“Traditional electronic logic gates, which are the building blocks for all digital circuitry in computers or smartphones, are hardware that does just the one job it was designed to do,” says Nguyen. “For example, an AND gate has two inputs and one output, and if the inputs applied to it are all 1, then the output is 1. Likewise, a NOR gate also has two inputs and one output, but if all the inputs applied to it are 1, then the output is 0. Electronic gates are implemented with transistors, and their reconfiguration (e.g. changing from an AND gate to a NOR gate) requires invasive modifications, such as B. a disassembly, which is usually too complicated to be practical.
“Reconfigurable gates, like the one shown here, can behave like both types of logic gates and switch from AND to NOR and vice versa just by changing the gate voltage,” she continues. “Currently, functionality in electronics is defined by structure, but in our device you can change the behavior and make something else out of it simply by changing the voltage applied to it. If we scale up this invention from a single gate to much more complex circuits among many such reconfigurable gates, we can envision a powerful piece of hardware that can be programmed with many more functionalities than traditional gates with the same number of transistors.”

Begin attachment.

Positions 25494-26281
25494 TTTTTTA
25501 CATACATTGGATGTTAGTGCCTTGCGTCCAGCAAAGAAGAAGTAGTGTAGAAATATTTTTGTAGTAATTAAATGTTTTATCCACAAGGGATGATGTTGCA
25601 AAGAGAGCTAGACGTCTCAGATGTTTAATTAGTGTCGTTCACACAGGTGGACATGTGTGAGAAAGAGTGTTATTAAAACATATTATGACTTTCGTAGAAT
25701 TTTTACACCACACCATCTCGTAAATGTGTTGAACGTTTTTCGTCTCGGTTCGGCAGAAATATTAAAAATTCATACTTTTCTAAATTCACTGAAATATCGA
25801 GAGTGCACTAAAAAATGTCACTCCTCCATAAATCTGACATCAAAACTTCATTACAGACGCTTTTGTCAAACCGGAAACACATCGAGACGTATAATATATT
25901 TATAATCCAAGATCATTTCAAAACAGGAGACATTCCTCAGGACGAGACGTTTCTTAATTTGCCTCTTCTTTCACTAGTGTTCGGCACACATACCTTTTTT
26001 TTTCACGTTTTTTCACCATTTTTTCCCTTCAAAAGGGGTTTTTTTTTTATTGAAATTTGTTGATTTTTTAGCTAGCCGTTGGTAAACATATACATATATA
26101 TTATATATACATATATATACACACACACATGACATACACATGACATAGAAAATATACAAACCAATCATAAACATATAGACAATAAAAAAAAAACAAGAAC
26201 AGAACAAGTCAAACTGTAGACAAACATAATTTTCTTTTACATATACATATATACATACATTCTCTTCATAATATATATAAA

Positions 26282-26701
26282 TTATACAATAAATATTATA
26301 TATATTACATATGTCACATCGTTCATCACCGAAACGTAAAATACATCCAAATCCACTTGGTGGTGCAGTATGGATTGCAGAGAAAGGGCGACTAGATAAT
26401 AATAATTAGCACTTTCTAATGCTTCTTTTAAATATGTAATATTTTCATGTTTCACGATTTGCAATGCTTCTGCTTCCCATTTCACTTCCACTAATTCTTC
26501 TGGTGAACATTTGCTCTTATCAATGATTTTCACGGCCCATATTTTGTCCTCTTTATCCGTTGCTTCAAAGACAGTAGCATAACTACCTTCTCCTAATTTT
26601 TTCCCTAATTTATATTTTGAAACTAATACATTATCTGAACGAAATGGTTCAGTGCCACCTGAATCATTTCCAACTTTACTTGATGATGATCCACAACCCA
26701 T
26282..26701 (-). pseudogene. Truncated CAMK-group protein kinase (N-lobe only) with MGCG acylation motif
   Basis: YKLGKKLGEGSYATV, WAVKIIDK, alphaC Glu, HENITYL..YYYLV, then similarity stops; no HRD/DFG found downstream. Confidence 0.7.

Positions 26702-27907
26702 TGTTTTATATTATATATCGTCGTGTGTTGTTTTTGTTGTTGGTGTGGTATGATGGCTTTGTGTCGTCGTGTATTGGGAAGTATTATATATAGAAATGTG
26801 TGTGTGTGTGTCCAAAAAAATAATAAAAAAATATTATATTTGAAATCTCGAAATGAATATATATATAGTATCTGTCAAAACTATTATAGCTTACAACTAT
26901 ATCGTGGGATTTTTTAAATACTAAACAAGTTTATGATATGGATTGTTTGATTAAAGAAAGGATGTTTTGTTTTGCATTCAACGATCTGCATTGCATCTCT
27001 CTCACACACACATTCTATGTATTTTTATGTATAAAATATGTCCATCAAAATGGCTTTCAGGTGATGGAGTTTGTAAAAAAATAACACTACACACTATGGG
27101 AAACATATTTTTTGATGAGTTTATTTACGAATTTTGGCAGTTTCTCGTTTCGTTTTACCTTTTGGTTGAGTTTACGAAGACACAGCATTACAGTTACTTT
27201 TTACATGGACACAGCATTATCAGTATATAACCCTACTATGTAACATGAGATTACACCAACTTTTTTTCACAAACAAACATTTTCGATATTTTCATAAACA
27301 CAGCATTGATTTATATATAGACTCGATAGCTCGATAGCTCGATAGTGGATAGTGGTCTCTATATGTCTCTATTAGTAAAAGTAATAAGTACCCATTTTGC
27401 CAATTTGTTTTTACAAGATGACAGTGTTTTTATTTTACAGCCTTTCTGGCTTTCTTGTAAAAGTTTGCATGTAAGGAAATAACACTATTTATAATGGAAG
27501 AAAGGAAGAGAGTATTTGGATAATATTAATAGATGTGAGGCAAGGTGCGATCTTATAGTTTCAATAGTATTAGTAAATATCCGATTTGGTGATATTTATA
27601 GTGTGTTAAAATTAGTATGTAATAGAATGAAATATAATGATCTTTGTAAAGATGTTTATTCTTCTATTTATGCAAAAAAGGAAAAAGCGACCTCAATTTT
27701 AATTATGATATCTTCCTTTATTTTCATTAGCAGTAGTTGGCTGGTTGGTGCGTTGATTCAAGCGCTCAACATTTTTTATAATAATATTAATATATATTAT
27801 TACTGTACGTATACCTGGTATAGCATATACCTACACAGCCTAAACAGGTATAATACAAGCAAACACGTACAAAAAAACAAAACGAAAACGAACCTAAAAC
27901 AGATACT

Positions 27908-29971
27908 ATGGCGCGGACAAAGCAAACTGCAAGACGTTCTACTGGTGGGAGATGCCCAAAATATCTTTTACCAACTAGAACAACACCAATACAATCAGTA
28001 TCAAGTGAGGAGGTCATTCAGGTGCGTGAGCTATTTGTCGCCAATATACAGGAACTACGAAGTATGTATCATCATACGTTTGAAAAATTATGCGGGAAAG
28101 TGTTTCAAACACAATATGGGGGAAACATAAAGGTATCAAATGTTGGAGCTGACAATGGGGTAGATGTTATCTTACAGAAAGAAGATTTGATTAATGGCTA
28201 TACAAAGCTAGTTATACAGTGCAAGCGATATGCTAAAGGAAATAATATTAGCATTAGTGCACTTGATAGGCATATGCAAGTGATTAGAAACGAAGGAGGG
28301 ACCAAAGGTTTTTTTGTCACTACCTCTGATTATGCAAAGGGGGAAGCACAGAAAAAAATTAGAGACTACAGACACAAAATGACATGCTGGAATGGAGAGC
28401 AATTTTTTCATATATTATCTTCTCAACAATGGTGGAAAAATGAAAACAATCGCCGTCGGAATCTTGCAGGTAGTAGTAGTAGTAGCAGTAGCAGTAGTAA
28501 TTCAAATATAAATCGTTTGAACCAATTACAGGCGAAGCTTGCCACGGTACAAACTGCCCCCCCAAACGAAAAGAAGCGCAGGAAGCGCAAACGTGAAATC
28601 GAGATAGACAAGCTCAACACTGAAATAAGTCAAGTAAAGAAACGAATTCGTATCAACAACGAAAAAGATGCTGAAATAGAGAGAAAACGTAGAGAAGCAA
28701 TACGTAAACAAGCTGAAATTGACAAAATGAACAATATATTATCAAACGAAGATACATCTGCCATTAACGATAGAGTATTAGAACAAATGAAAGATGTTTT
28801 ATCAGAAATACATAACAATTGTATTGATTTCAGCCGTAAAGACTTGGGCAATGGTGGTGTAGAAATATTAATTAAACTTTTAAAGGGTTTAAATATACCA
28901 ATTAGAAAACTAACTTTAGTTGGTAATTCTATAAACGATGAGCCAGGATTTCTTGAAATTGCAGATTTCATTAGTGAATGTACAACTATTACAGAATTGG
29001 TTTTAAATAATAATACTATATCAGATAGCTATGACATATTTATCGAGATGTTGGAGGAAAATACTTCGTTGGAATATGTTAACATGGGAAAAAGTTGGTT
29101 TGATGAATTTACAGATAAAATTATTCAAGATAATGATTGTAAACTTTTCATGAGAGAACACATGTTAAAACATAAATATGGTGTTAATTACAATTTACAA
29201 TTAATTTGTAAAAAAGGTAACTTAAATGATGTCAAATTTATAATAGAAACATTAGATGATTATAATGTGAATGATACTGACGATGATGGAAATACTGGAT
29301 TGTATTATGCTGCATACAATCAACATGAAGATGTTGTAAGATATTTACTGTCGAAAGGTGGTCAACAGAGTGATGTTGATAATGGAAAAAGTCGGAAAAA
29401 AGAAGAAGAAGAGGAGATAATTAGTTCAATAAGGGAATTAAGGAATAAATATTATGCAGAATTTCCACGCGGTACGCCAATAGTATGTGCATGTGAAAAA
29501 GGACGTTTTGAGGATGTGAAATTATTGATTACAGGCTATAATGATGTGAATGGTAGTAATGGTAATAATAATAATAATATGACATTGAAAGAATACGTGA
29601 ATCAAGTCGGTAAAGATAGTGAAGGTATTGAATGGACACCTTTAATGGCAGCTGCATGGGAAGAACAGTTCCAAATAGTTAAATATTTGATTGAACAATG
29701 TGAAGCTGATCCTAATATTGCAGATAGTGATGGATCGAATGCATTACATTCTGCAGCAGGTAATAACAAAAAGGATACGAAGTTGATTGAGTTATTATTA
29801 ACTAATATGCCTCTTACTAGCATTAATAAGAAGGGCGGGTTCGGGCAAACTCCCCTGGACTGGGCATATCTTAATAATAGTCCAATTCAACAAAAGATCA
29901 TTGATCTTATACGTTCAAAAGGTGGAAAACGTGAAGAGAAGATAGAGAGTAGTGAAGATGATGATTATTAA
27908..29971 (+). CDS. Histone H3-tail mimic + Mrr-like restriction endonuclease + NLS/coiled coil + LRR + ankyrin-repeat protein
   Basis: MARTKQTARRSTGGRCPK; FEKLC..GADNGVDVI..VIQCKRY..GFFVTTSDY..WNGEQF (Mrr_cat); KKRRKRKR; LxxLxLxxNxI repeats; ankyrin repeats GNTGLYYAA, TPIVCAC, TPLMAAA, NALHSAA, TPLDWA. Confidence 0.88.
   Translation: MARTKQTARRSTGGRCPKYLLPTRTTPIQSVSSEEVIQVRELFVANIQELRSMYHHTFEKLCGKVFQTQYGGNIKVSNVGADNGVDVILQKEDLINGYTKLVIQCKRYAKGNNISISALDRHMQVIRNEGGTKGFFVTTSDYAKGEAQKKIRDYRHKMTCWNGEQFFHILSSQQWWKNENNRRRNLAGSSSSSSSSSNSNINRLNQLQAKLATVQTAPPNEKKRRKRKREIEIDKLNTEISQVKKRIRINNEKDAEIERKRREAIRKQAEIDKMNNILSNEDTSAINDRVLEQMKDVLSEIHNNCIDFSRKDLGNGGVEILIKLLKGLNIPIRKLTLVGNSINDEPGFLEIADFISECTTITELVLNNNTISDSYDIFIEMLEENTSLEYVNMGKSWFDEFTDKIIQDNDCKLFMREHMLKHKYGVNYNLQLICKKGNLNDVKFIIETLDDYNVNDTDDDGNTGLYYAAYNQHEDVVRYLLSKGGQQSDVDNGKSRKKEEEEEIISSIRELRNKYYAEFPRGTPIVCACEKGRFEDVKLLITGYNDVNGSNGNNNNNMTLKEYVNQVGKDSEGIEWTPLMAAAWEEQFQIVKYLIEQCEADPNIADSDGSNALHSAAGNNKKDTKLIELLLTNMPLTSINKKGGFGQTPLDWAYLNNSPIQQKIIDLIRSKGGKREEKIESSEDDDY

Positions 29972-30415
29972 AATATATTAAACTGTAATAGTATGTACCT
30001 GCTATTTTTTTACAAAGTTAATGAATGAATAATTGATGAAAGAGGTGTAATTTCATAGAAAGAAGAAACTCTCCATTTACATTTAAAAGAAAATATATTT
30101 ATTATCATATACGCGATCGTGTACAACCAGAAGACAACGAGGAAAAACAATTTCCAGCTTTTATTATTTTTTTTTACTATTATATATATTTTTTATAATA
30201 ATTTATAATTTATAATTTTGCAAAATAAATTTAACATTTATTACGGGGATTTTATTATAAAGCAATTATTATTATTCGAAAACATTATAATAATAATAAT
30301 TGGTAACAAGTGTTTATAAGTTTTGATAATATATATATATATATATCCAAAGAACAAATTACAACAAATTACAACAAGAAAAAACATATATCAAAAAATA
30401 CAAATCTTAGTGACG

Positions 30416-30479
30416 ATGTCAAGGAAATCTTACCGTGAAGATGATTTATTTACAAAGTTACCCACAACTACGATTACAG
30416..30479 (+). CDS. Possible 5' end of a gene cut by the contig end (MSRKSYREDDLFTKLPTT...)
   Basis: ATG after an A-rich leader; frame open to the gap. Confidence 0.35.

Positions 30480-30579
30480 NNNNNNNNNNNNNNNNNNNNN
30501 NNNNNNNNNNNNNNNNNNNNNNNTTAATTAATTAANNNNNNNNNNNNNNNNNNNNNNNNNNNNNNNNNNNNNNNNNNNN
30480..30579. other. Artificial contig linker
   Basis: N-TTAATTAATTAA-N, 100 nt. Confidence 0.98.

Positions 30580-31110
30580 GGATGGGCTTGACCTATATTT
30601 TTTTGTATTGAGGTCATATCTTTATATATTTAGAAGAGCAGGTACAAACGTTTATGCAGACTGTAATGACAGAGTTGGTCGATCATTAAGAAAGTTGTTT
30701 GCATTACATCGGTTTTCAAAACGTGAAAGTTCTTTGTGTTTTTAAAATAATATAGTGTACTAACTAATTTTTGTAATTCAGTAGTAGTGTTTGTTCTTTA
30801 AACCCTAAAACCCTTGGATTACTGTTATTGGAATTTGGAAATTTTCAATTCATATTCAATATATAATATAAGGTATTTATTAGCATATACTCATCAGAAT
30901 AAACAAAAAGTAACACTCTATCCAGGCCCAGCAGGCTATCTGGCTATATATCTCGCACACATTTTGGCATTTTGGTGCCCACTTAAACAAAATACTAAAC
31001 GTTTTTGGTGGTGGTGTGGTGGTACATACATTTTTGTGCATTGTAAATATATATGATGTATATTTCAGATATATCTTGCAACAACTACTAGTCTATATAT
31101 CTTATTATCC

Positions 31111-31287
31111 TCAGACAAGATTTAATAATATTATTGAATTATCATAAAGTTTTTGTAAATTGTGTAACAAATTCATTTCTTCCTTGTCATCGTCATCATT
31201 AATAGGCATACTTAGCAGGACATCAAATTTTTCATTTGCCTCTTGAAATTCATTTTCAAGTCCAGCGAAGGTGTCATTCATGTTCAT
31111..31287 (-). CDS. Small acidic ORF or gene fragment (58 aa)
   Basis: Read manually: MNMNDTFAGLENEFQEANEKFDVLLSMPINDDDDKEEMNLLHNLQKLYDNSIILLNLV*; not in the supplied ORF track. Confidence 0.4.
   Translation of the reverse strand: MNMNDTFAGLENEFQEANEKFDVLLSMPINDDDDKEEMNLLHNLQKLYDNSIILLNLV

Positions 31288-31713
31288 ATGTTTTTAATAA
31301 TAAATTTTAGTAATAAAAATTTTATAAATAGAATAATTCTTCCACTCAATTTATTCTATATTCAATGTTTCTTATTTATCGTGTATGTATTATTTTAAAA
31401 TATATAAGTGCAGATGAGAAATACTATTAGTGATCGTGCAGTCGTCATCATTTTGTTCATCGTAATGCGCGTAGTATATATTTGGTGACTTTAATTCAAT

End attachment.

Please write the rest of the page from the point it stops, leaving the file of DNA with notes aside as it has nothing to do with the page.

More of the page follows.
Another advantage of CPE-K-based OECTs: they can be operated with very low voltages, which makes them suitable for use in personal electronics. This, combined with its flexibility and biocompatibility, makes the material a likely candidate for implanted biosensors, wearable devices, and neuromorphic computing systems in which OECTs could serve as artificial synapses or non-volatile memories.
“Our colleague makes devices that can monitor the drop in glucose levels in the brain that occurs just before a seizure,” explains Nguyen of a collaborator at the University of Cambridge in England. “And after detection, another device — a microfluidic device — will deliver a drug locally to stop the process before it happens.”